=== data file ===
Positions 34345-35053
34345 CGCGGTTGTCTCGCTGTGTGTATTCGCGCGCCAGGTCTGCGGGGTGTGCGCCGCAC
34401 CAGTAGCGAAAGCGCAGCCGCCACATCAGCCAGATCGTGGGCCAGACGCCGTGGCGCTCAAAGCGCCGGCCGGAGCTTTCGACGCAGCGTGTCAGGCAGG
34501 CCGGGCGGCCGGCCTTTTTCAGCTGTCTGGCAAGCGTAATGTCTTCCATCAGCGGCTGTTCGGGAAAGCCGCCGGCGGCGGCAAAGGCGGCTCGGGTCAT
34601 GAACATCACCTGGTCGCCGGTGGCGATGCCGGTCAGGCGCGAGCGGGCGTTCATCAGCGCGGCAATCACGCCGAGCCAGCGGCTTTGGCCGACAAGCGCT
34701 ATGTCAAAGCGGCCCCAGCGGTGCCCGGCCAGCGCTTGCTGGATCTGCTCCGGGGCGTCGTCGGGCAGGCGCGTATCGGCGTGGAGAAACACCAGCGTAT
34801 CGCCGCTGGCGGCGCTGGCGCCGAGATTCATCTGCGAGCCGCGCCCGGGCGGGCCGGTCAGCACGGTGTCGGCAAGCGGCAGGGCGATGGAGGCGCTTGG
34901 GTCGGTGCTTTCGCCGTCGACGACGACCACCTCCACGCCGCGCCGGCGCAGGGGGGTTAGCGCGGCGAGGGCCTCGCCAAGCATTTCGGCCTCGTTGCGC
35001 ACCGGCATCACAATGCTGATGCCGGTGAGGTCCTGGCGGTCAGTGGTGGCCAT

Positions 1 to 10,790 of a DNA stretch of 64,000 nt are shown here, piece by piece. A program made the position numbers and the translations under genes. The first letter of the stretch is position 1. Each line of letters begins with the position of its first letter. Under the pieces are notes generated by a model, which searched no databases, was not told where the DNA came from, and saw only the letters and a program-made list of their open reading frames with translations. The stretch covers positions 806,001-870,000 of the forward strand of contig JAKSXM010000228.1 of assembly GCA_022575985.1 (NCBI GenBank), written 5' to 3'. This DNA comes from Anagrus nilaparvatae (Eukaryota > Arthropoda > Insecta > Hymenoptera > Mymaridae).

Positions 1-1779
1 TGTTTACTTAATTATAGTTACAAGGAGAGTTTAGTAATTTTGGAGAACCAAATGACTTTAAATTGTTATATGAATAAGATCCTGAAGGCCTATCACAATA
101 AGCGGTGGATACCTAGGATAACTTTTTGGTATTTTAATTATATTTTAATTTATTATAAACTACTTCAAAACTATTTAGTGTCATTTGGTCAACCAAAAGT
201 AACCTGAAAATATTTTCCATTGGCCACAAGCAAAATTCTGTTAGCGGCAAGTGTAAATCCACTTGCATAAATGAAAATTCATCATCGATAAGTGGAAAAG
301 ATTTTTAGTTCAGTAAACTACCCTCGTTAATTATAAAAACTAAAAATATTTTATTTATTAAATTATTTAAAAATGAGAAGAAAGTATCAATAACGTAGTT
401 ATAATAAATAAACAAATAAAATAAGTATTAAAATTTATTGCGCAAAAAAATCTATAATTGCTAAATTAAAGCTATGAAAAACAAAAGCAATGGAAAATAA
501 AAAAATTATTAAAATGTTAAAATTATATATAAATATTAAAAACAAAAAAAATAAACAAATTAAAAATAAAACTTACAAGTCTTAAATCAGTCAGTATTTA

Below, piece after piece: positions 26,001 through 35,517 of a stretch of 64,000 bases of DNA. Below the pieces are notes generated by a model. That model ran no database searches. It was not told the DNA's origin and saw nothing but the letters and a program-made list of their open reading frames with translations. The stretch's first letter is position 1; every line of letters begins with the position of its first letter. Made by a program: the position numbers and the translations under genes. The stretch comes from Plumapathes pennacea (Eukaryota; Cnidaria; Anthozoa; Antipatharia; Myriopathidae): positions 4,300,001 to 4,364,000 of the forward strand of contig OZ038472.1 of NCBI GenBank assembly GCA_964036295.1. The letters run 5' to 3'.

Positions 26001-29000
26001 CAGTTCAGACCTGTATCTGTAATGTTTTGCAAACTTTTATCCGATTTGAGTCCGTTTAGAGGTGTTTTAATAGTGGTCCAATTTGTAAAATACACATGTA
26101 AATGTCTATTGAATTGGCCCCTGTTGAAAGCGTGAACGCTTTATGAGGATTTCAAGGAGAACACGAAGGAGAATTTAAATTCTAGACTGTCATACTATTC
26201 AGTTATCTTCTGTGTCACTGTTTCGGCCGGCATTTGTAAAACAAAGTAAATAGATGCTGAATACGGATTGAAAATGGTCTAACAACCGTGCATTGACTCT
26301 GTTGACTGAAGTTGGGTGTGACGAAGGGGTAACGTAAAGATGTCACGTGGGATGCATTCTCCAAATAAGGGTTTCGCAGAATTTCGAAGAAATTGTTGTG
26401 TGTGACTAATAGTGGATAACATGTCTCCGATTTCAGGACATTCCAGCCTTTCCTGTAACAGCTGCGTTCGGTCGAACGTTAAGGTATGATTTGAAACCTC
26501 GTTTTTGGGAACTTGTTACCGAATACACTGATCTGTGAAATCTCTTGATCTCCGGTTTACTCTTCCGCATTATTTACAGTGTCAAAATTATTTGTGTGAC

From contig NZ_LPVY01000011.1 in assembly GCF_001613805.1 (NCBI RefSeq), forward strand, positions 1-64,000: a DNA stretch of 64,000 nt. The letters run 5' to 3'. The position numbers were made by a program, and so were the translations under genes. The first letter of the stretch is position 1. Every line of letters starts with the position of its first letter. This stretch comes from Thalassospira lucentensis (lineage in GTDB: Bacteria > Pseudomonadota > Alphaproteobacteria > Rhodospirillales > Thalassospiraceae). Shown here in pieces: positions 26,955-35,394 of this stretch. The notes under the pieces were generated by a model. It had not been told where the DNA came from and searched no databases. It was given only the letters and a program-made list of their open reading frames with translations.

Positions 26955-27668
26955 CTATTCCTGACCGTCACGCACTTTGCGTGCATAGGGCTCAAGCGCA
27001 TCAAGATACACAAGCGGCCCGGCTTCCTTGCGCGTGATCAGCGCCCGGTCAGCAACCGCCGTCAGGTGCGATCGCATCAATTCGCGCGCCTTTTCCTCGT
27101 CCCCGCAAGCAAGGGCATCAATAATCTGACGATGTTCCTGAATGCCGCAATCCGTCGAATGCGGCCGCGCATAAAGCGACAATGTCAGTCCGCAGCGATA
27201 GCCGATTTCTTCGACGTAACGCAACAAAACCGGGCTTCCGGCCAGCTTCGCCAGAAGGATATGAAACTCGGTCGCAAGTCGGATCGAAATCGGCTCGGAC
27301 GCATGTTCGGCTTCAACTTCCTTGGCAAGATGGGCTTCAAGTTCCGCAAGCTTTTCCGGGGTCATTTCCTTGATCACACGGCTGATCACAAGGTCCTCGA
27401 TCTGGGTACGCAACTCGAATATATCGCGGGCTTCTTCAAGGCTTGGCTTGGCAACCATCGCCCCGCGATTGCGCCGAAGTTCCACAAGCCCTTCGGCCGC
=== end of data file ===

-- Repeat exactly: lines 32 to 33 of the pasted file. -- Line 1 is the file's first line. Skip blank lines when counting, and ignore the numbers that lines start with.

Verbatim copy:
27301 GCATGTTCGGCTTCAACTTCCTTGGCAAGATGGGCTTCAAGTTCCGCAAGCTTTTCCGGGGTCATTTCCTTGATCACACGGCTGATCACAAGGTCCTCGA
27401 TCTGGGTACGCAACTCGAATATATCGCGGGCTTCTTCAAGGCTTGGCTTGGCAACCATCGCCCCGCGATTGCGCCGAAGTTCCACAAGCCCTTCGGCCGC